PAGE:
While you have the damaged drywall removed is a good time to evaluate the insulation and electrical - never a better time to add/move elec devices where you want/need them.
 
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Old 11-12-13, 05:32 AM
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XSleeper: thanks for the insights! I wonder why some still use nail, given that self tapping screws seem easier, stronger, and less cumbersome. Is there a particular size of screw for different drywall thickness? I am planning on install a drywall of the same thickness of the ones current installed for uniformity

marksr: thanks for the input! I believe there was a windows there before, but the previous owner went in a destruction spree with a sledgehammer destroying everything. Yep, I am planning on change and add lots of things (cat6 Ethernet cable throughout, light fixtures, check all electrical conduits and parts).

First I will cover any see through hole (some holes allow the passage of light), but I can not see the holes from the outside given that they may be covered by the vinyl sidings. So I may have to patch the plywood of osb sheathing as well.

Last but not least, the house is missing fascia cover, soffits, and gutters. I am planning on tackling that sooner too given that it is all exposed now.


(No soffits, fascia, or gutters present)


(house from the outset)



How bad is the prospect of recovery? Any insights are greatly appreciated!
 
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Old 11-12-13, 08:20 AM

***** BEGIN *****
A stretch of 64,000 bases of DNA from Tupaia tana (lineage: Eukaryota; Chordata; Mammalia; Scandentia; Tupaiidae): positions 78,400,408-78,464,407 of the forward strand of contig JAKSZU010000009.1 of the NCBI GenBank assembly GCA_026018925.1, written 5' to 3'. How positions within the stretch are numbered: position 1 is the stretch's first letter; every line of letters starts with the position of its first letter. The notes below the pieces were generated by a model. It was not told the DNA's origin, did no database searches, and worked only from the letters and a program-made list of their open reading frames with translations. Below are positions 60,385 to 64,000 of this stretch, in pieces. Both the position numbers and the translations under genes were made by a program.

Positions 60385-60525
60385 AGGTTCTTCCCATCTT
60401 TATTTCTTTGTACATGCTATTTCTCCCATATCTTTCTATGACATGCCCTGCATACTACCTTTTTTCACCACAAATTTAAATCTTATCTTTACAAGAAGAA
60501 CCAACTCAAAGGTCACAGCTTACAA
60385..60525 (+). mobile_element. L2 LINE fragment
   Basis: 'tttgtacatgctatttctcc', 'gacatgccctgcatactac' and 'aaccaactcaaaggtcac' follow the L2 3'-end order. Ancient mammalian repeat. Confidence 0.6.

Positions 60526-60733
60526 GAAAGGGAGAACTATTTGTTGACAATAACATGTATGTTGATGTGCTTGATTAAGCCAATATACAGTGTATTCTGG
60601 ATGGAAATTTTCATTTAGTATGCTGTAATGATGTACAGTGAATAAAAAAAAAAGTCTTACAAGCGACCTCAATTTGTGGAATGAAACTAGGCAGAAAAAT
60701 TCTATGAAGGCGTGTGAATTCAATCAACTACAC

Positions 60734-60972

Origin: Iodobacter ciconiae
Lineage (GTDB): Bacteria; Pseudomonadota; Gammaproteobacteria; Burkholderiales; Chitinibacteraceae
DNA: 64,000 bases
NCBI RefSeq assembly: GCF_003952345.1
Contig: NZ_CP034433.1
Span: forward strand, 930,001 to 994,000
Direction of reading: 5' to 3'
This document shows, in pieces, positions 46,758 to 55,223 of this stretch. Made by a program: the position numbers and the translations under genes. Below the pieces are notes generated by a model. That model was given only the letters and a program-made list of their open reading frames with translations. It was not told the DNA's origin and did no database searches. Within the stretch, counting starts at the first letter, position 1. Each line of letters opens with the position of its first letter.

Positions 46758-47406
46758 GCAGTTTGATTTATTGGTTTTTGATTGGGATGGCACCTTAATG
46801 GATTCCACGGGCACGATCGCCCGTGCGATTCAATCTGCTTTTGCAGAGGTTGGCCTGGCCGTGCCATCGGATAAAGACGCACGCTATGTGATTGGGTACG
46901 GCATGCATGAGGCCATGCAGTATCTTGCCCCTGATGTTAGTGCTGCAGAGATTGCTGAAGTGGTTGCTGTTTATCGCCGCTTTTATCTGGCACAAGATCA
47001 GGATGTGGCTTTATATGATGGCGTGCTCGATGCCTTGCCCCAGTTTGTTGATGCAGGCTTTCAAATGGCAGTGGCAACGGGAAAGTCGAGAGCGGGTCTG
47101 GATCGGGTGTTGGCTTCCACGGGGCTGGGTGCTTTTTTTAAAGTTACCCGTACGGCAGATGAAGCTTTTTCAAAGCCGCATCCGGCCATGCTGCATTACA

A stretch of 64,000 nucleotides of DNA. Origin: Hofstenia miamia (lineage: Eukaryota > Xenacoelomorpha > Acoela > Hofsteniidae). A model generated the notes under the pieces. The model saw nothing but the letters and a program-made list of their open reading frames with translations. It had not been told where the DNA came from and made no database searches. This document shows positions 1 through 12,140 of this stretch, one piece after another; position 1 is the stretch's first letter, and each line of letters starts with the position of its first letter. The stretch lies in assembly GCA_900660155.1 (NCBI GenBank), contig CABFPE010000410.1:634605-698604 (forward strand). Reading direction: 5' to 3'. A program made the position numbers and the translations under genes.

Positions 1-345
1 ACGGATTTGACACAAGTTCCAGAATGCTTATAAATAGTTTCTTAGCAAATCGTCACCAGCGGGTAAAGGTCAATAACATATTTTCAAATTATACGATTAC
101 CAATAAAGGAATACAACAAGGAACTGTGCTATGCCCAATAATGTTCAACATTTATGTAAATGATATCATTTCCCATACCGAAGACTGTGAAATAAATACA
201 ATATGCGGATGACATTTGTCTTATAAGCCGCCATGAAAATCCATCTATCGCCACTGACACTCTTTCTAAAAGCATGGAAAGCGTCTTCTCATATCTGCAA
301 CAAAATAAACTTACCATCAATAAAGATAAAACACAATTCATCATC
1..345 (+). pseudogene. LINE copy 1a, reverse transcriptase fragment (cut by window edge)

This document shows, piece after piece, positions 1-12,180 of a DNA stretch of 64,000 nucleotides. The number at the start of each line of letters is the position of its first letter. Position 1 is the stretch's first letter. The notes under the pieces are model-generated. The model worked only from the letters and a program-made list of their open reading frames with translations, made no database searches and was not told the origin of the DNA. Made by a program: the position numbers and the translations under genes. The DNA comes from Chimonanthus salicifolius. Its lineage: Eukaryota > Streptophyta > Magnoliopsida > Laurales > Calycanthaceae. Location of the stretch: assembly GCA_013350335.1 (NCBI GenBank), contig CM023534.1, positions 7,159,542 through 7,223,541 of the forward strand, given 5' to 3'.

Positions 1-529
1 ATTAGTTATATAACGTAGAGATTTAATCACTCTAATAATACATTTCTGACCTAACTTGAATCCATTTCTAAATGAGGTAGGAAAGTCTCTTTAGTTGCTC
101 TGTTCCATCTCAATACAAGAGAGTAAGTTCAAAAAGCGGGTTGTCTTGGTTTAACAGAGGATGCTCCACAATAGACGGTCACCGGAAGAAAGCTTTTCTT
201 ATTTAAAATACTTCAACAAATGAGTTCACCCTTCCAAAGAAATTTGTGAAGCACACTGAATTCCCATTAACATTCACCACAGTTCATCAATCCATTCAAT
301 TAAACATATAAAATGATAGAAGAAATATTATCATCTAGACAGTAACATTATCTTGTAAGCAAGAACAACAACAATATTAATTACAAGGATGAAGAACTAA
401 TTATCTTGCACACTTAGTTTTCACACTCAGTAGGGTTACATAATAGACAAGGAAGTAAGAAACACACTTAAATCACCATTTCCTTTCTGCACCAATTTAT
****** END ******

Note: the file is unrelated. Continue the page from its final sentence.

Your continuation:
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Nails are quicker/cheaper than screws BUT screws do a better job. Nail pops are fairly common but it's rare to see a screw pop. I normally use nails on the perimeter of larger sheets of drywall so I can tack it up in short order but prefer to use screws on the rest of it.

How bad is the prospect of recovery? Any insights are greatly appreciated!
We would assume you got the house at a reduced priced which makes the repairs cost effective. The more sweat equity you can provide, the better your bank balance will look. There is always a member or two that have done whatever project is at hand so don't be afraid to ask. The experience and bragging rites you accumulate along the way - priceless
 
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Old 11-12-13, 08:40 AM
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What's your plans for this house?
What's the roof like? If it's bad work on that first!
That outside would look 100% better with vinyl siding.
 
  #7